What is the best Daily Missal to use for the Traditional Latin Mass?


#22

I’d be curious to know how the Lectionary used by traditionalist (Continuing) Anglican groups like the APCK compares, and if it differs from the Episcopalians.

thread muted


#23

@GKMotley

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#24

Yeah, he’d know if anybody here would. Funny, even in my time as a trad Anglican lay reader and preacher, I never thought to compare calendars.


#25

To be frank, this is bad advice. If someone is rather new to the E.F. buying a second hand outdated missal is a horrible idea. The missal will be missing propers, all of Holy Week will be a mess, and its much more likely to add to their confusion than if they were to just sit in Mass without any missal whatsoever.

This is the standard advice I give to people looking for TLM missals:

  1. If you’re brand spanking new to the E.F., don’t buy a missal! Not even a used one. Chances are the parish you’re attending the E.F. at will have mass booklets for the ordinary of the Mass for you to use that stay at the church, and printed handouts for the propers. They’ll likely do this even for a special liturgy like a Nuptial Mass, Requiem, Baptism, Votive Mass, etc. Stick with these until you’re certain that you have an attachment to the older form, and have a basic understanding of the structure of the E.F. liturgy. Then, and only then, start looking at investing in a missal.

  2. If you’ve been to the E.F. a number of times, have started to get a rough idea of the structure of the liturgy, and are sure you’ll continue assisting at this Mass, consider either a Sunday missal or a daily missal based on your frequency of attendance, and only consider those for the 1962 liturgy, as this is the only one approved by Rome (right now, July 2018) for celebration, particular indults like the current one for the pre-1955 Holy Week during the next two years notwithstanding. Any missal from before 1962 will be missing particular saints’ days, the classification of feasts will be different (e.g. “Semi-duplex” vs. “2nd Class Feast”), and as I mentioned Holy Week will be so different that you’ll just get frustrated and close the missal anyway.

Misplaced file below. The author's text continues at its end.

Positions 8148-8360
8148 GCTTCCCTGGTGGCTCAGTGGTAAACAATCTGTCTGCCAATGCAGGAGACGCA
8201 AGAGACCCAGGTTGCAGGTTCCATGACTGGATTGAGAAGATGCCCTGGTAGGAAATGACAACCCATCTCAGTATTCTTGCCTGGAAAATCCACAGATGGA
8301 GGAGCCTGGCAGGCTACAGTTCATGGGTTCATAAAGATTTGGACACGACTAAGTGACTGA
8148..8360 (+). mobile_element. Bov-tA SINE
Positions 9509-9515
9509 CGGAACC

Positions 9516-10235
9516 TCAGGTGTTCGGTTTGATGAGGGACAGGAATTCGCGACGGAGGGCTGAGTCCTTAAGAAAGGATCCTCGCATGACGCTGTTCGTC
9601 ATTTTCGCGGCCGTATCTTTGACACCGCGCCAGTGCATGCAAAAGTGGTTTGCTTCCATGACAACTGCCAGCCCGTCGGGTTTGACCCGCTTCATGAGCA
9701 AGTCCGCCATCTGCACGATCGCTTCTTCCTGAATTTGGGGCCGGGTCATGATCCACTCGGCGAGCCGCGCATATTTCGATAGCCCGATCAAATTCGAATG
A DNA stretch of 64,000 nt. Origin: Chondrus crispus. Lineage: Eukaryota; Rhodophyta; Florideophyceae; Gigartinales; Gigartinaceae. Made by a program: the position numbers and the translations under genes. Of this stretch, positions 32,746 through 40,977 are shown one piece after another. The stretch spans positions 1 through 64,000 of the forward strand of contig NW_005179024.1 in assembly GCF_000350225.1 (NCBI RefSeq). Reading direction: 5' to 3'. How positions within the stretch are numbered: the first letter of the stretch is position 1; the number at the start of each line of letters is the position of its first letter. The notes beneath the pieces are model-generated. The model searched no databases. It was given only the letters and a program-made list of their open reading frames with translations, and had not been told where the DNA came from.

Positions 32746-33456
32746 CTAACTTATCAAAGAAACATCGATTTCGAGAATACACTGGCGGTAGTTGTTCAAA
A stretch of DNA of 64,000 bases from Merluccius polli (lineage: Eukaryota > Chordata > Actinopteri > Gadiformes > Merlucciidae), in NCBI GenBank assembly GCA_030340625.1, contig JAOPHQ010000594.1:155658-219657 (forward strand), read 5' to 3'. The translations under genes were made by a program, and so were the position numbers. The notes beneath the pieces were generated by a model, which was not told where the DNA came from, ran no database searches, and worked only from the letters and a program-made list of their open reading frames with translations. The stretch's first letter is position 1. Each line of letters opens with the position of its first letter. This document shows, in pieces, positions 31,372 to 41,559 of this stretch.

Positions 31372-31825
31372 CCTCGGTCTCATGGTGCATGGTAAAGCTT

3. Once you become a real aficionado and have learned the history of the development of the older form, understand the differences between the 1911 Divinu Afflatu, 1955 Holy Week reforms, and finally the Johannine 1962 liturgy, then you can start looking for those pre-62 collectable missals for whatever reason you desire.

[Continued…]


#26

[… Continued]

In terms of 1962 daily missals, You could try looking for second hand ones online, but they’re very hard to find and in some cases, depending on their quality, can be more expensive than a newly published one. Brand new ones run for about $60-$70 and the two main publishers in English are Angelus Press (of the SSPX) and Baronius Press (of the FSSP).

I own the Baronius Press '62 Daily Missal and I regret not purchasing the Angelus Press '62 Daily Missal, for a few reasons:

• The Baronius Press is British-centric while the Angelus Press is American-centric. The distinctions are small but you’ll quickly notice them as you use it more frequently. The wording for various prayers in English (like the Prayer to St. Michael the Archangel) is significantly different than what we’re used to saying here in the US. The English translation itself is quite different, but you’ll likely to only notice that when and if the priest reads the translation before his homily and he just so happens to use the opposite hand missal than you.

• The formatting of the Baronius Press is rather cluttered compared to that of the Angelus Press and, again, depending on how comfortable you are with the liturgy to begin with this may impede your ability to follow along. It caused problems for me at first but now I don’t even follow along with the ordinary of the Mass since I have it memorized. My missal is pretty much used strictly as a source for the propers and a paper weight! LOL